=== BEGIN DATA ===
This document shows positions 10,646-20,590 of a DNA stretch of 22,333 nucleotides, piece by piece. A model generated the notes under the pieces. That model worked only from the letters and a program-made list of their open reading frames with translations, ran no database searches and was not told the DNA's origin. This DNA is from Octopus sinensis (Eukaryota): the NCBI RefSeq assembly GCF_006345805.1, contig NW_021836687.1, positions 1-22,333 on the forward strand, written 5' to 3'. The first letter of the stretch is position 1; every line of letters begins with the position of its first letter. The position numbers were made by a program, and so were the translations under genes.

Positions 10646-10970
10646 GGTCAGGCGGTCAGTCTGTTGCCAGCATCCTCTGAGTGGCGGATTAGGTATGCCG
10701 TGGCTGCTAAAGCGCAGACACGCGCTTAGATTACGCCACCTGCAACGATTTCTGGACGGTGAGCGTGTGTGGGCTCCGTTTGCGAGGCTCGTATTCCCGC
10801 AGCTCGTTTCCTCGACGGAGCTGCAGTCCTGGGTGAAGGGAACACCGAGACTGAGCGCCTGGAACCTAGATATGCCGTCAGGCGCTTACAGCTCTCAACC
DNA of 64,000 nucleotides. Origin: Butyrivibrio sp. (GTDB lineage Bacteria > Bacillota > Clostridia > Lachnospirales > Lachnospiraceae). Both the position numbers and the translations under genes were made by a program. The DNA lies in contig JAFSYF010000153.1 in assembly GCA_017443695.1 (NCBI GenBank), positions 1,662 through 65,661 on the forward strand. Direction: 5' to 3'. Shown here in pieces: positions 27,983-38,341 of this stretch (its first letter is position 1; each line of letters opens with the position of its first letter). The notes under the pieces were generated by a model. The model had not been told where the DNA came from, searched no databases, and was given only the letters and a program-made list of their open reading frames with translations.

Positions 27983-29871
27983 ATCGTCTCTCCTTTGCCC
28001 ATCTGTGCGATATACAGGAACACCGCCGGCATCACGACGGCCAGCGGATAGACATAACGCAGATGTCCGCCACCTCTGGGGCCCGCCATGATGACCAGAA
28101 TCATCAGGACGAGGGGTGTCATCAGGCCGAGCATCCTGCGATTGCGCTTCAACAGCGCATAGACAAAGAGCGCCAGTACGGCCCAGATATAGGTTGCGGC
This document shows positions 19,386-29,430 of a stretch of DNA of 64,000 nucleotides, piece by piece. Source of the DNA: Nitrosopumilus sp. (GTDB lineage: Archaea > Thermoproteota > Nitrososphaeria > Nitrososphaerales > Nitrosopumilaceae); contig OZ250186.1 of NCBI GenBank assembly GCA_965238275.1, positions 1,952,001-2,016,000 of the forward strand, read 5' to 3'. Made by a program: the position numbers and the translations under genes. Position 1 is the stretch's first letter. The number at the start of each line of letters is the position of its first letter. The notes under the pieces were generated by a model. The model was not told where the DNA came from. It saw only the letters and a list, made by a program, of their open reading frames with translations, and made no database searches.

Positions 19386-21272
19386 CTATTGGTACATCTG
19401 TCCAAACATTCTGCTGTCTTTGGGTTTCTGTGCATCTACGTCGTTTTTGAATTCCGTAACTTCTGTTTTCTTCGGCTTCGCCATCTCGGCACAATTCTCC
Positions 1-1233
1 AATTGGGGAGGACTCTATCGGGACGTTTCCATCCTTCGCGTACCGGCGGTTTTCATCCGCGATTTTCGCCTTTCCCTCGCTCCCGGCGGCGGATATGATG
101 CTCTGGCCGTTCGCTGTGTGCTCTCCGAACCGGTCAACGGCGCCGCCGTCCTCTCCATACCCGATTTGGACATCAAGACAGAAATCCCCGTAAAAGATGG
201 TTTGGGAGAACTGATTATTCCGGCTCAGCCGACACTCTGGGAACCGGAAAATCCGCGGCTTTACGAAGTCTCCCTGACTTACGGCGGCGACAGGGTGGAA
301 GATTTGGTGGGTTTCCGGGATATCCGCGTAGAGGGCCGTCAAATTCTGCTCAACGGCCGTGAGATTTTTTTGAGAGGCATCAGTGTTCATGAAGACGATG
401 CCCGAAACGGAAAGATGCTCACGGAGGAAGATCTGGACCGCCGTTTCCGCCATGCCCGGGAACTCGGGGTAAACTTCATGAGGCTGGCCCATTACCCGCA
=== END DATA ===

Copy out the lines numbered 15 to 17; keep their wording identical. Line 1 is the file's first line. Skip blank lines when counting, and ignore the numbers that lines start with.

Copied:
Positions 1-1233
1 AATTGGGGAGGACTCTATCGGGACGTTTCCATCCTTCGCGTACCGGCGGTTTTCATCCGCGATTTTCGCCTTTCCCTCGCTCCCGGCGGCGGATATGATG
101 CTCTGGCCGTTCGCTGTGTGCTCTCCGAACCGGTCAACGGCGCCGCCGTCCTCTCCATACCCGATTTGGACATCAAGACAGAAATCCCCGTAAAAGATGG